Wondering about Kashmir

There are many things that have become a part of me during the past 11 years since I last visited Pakistan, the country of my birth and origin. All memories. Every image, every sound remains as crisp as ever.

There was always an odd stillness in the air whenever the electricity would go out. A stillness which would be silenced by everyone in the packed household running around to either take a nap or sit outside in the garden and watch the kids pretend they were the 1999 World Cup Pakistani team.

I always wanted to be Shoaib Akhtar – my first crush as an 11 year old, following Leonardo Dicaprio and my 6th grade Social Studies teacher Mr. Haubrich.

But there is one memory in particular that I have never been able to let go of – Kashmir.

My maternal grandparents home was located in a compound in the region of Gulberg in Lahore. In 1999, Lahore was in it’s heyday. Nawaz Sharif, an unfortunate distant relative, was still in power as Prime Minister and had made his home city as beautiful as possible.

Then again, a lot of things seem more clean and modern when compared to the ever-present-dusty-dirty nostalgia that defines the streets and corners of Karachi.

Next to my grandparent’s home was the chowky-daar compound: where all the compound’s ‘security guards’ stayed. They were all Pathan, friendly and they often had their kids with them who would play around the dusty grounds with whatever toys and balls they could get a hold of.

As my cousins and I also spent a bit of time outside, we’d often hear the other children playing, laughing and screaming. They were just like us, with a thick white cement barrier standing in between.  Even then, however, that didn’t stop their fulfillment of their curiousity about the kids next door. Often times, they would peer over and talk to us – sometimes. They were more often than not extremely shy.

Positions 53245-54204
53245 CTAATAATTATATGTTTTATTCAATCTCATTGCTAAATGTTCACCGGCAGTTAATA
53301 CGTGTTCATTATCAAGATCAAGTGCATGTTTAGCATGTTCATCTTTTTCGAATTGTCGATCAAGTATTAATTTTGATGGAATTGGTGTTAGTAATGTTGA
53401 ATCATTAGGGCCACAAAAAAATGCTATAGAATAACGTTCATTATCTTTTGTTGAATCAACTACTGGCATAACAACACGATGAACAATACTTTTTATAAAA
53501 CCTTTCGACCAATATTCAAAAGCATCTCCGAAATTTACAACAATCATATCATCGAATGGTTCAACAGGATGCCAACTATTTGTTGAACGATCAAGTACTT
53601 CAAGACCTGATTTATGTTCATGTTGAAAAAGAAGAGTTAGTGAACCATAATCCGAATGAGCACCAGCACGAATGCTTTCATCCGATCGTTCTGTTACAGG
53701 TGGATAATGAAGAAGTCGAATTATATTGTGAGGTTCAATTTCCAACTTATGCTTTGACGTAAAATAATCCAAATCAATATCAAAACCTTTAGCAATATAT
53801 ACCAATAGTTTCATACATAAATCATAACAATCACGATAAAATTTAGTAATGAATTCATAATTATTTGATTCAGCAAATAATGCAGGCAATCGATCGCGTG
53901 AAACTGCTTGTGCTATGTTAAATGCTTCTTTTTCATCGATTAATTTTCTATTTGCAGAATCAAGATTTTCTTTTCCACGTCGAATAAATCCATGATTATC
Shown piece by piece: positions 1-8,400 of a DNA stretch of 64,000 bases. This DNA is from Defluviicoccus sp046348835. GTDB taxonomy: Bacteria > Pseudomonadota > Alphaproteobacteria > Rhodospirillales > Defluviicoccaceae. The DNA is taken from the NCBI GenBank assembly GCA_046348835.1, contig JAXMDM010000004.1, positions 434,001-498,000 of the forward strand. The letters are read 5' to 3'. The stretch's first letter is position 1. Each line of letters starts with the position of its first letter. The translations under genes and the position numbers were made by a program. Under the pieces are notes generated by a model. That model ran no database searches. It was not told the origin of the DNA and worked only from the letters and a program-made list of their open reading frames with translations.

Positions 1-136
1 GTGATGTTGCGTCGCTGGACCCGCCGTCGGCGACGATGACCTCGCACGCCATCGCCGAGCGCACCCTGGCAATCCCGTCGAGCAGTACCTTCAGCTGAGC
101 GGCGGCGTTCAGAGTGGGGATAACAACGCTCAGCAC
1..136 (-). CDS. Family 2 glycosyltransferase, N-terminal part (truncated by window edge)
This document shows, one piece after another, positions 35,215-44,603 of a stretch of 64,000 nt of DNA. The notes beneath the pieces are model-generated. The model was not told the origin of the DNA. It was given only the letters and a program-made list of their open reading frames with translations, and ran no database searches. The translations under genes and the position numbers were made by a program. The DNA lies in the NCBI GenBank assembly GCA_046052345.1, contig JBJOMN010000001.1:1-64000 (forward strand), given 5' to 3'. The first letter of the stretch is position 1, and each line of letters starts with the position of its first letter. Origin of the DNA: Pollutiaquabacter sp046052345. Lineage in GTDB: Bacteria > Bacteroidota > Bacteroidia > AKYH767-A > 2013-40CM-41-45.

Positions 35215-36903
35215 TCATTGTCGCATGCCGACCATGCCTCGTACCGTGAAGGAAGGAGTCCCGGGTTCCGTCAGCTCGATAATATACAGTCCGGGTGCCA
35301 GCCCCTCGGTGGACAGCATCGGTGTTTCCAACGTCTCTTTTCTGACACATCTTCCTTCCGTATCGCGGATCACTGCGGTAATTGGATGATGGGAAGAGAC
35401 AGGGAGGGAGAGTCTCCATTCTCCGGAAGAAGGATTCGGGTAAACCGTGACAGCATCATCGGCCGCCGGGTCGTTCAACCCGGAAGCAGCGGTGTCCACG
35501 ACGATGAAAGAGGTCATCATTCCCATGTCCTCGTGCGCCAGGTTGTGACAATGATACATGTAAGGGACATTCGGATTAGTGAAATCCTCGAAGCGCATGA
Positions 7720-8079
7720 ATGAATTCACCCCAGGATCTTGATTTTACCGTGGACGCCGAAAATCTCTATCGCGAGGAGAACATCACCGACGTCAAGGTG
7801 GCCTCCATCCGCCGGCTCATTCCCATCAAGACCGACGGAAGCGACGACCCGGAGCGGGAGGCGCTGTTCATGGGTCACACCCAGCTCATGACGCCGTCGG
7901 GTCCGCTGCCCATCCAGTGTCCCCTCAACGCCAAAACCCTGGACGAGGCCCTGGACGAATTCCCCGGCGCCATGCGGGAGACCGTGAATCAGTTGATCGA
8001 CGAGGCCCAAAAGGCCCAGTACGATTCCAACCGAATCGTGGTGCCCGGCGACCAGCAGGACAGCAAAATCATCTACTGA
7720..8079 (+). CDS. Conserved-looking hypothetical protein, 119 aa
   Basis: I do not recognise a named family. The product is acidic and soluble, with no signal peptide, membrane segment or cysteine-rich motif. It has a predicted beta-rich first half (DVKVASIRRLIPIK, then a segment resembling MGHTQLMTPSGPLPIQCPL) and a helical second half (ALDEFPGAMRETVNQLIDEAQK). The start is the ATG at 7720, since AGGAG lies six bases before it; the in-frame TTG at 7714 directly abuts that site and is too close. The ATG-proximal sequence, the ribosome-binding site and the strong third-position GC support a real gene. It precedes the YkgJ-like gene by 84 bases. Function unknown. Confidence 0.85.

There was one child in particular who caught my eye and my heart: Kashmir.

He was beautiful. Taupe skin, green blazing eyes which I have never encountered since, golden hair and a smile that left you in tears. And his name. Kashmir. As a Kashmiri, his name resounded with me – the beauty of his name was reflected perfectly and without hesitation in him.

He must have been around five years old. He was kind, but witty and sharp – that tongue of his was quick. He shyly smiled at the girls and was quick to get active and run around. He had not time for conversation – he had football to play and siblings to chase.

I only spent around two months in Lahore before returning to Karachi for the remainder of my six month stay. During these two months I never got to know Kashmir beyond the large white barrier that stood against us, but an irrevocable imprint was left.

Today, 11 years later and thousands of miles away, I still often wonder about what happened to Kashmir. I wonder about the sort of young man he might have become. I wonder if he’s even had that chance in a country ridden now with instability, violence and desolation. I wonder about what he’s doing, what he wants in life and where he situates himself in the slowly crumbling society around – especially as a Pathan, an ethnic group which faces much discrimination in Pakistan for being associated with the Taliban.

I wonder if he’s picked up arms.

I wonder if he’s been caught in a crossfire. Or in one of the many bombings which have shaken the region.

It’s silly, really. That a young boy of a mere 5 years old whom I met 11 years ago – and even just barely at that – still remains with me. And so deeply. These days, for some reason, he is more present than ever in my mind. Thoughts of him are not accompanied by happy memories but more so with aching speculation of his present and future.

I hope Kashmir is safe. That he is alive. That he still has that sly innocence about himself and that he, most of all, is happy.

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